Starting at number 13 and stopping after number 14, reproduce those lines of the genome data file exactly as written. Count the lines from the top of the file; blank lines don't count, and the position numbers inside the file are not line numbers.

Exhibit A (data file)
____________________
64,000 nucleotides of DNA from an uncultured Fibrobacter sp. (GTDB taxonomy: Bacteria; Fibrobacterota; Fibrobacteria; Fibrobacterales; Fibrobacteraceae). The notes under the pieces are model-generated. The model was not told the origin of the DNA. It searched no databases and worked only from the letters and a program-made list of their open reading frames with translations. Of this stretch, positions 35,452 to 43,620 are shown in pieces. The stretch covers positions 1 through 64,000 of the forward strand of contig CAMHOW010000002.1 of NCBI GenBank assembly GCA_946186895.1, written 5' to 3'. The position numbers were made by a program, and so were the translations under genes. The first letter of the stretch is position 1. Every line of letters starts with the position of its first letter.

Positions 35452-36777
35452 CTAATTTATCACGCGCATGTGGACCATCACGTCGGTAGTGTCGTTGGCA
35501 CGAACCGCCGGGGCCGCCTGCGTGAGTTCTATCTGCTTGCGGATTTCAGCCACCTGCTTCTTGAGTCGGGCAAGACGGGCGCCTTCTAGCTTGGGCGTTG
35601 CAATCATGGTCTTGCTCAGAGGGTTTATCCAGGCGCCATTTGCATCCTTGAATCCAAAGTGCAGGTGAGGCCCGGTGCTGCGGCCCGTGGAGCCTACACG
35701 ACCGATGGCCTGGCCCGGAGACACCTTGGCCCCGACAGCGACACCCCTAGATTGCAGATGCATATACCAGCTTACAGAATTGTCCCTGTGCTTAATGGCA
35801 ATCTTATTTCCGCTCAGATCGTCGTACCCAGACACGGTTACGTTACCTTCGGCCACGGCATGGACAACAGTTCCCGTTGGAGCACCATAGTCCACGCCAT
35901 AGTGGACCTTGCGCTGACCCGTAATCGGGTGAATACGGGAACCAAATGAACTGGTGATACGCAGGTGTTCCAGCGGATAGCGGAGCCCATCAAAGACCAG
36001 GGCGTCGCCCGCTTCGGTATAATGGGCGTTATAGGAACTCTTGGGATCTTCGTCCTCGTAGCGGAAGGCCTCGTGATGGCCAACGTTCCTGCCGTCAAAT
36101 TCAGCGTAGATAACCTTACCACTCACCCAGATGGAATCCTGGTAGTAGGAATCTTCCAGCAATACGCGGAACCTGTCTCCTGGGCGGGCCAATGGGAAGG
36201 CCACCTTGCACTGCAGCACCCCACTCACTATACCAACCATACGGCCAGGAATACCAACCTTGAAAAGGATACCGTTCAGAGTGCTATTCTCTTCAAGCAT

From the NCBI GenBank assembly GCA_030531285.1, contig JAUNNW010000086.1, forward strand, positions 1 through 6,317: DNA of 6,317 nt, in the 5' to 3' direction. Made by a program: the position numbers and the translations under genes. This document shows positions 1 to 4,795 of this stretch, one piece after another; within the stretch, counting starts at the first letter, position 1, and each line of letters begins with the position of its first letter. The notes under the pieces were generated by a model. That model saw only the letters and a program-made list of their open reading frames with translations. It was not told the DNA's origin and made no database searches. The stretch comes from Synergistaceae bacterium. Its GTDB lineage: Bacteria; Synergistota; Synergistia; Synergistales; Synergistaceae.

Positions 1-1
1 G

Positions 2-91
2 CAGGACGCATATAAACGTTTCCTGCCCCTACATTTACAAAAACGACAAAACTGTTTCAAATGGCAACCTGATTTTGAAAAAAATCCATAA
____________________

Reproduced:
Positions 1-1
1 G